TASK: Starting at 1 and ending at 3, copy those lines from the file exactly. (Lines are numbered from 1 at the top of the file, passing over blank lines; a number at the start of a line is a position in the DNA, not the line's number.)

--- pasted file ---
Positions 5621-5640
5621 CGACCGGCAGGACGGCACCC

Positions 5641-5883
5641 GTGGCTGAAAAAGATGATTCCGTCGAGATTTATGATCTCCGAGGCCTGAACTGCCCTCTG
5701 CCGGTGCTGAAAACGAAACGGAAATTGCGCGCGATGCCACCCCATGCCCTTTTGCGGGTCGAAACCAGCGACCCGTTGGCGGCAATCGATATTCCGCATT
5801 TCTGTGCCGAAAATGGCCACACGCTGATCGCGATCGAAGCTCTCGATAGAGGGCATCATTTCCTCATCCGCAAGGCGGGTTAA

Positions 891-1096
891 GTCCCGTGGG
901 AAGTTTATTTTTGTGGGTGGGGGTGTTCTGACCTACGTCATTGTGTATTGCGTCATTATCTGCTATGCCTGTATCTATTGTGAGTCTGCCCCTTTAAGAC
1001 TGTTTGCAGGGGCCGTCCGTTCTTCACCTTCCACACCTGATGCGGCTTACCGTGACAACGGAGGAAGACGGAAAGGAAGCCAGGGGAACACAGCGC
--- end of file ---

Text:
Positions 5621-5640
5621 CGACCGGCAGGACGGCACCC

Positions 5641-5883